Nilutamide (Nilandron®, Anandron®)

OncoLink Team
Last Modified: January 8, 2016

Pronounced: nye-LOO-tah-mide Classification: Anti-Androgen About Nilutamide Most prostate cancers need supplies of the male hormone testosterone to grow. Testosterone is an androgen (hormone) produced by the testes and adrenal glands. The production of testosterone can be stopped by surgically removing the testicles or through medication therapy. Anti-androgen medications (also called nonsteroidal anti-androgens) work by blocking testosterone receptors on the prostate cells, and therefore preventing testosterone from attaching to the receptors on the surface of the prostate cancer cells. Without testosterone, the cancer cells may either grow more slowly, or stop growing altogether. How to Take Nilutamide Nilutamide is given as a tablet, taken once a day, with or without food, preferably at the same time each day.Nilutamide can cause an intolerance of alcohol including facial flushing, malaise and low blood pressure.

Classification: Anti-Androgen About Nilutamide Most prostate cancers need supplies of the male hormone testosterone to grow. Testosterone is an androgen (hormone) produced by the testes and adrenal glands. The production of testosterone can be stopped by surgically removing the testicles or through medication therapy. Anti-androgen medications (also called nonsteroidal anti-androgens) work by blocking testosterone receptors on the prostate cells, and therefore preventing testosterone from attaching to the receptors on the surface of the prostate cancer cells. Without testosterone, the cancer cells may either grow more slowly, or stop growing altogether. How to Take Nilutamide Nilutamide is given as a tablet, taken once a day, with or without food, preferably at the same time each day.Nilutamide can cause an intolerance of alcohol including facial flushing, malaise and low blood pressure.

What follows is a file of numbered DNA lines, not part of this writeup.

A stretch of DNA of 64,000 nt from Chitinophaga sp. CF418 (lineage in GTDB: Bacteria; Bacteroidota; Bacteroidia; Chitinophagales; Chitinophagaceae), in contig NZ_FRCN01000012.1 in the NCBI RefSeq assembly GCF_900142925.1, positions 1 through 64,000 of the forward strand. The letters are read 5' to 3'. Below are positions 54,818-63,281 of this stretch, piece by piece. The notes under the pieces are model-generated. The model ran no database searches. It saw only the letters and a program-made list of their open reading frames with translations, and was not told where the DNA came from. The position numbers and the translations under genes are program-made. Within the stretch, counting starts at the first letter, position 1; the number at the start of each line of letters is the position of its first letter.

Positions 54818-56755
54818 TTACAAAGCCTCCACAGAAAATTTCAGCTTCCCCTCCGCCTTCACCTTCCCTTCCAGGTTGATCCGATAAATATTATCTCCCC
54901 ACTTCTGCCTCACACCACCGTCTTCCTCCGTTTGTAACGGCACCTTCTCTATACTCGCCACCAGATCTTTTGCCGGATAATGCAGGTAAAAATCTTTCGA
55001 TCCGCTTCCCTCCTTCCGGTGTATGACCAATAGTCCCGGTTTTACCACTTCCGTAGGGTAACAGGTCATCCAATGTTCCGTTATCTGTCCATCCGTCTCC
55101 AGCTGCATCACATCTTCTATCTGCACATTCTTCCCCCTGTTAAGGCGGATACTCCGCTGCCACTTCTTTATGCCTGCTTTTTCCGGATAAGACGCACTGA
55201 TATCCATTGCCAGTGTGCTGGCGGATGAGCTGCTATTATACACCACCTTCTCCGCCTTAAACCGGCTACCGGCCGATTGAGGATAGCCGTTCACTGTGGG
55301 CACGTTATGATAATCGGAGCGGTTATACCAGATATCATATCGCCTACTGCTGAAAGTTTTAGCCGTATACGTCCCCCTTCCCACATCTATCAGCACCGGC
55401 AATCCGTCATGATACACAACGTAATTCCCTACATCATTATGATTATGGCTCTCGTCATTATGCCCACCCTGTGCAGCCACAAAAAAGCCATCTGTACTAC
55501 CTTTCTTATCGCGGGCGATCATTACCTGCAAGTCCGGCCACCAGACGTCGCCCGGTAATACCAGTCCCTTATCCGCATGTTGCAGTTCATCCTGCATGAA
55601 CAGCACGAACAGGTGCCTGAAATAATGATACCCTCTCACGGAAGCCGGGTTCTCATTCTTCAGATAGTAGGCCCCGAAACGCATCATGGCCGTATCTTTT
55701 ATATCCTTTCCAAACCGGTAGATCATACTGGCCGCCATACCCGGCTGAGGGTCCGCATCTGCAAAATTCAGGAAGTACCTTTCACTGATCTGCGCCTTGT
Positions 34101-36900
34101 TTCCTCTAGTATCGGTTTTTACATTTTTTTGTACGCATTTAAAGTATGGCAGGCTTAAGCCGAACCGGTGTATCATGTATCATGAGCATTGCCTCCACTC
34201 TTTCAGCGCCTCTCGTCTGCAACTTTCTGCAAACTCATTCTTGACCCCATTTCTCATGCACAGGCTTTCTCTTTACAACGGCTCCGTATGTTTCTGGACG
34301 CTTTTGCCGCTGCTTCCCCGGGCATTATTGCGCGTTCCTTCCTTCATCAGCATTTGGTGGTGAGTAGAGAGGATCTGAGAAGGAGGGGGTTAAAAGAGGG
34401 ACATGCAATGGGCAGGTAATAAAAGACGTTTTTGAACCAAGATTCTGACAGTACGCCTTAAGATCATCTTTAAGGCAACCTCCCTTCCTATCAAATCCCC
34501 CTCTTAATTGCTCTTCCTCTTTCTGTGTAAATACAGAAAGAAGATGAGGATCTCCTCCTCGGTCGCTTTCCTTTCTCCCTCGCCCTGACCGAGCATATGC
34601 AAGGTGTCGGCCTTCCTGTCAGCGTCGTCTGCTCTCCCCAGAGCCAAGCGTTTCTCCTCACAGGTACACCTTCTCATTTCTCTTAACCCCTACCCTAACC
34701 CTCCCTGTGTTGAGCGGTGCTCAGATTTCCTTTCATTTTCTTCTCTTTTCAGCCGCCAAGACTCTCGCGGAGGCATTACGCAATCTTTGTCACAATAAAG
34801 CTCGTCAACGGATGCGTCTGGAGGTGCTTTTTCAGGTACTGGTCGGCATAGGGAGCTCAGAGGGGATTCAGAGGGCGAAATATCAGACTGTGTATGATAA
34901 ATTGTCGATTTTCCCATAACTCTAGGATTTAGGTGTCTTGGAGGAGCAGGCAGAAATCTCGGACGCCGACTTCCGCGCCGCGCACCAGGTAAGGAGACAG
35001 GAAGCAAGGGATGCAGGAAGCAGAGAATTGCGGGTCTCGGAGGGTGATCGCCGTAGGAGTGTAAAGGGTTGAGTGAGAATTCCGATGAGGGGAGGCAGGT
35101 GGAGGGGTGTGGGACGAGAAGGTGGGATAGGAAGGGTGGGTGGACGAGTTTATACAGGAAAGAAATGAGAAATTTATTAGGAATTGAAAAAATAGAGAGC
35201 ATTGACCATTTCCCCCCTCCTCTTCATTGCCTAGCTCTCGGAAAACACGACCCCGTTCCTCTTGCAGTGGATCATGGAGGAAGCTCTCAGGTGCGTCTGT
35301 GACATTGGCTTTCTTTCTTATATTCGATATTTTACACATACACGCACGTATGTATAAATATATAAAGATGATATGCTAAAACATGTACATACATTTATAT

About Nilutamide (Nilandron®, Anandron®)

Most prostate cancers need supplies of the male hormone testosterone to grow. Testosterone is an androgen (hormone) produced by the testes and adrenal glands. The production of testosterone can be stopped by surgically removing the testicles or through medication therapy. Anti-androgen medications (also called nonsteroidal anti-androgens) work by blocking testosterone receptors on the prostate cells, and therefore preventing testosterone from attaching to the receptors on the surface of the prostate cancer cells. Without testosterone, the cancer cells may either grow more slowly, or stop growing altogether.

Patients can develop an inflammation of the lungs (called interstitial pneumonitis) while taking this medication. You may have a chest x-ray and pulmonary function tests prior to starting this therapy. Notify your healthcare provider right away if you develop any new or worsening symptoms, including shortness of breath, trouble breathing, chest pain, cough or fever.

Sexual and Reproductive Changes

This drug can affect your reproductive system, resulting in sperm production becoming irregular or stopping permanently. In addition, you may experience erectile dysfunction or a decreased desire for sex during treatment. Talk to your urologist about options for treating erectile dysfunction.

Keywords

Click on any of these terms for more related articles

A
B
C
D
E
F
G
H
I
J
K
L
M
N
O
P
R
S
T
U
V
X
Y
Z
#
 
A
B
C
E
F
G
H
K
L
M
N
O
P
R
S
T
U
V
 
 
Want up to date Cancer Treatment News? Subscribe to our eNewsletter. Subscribe Now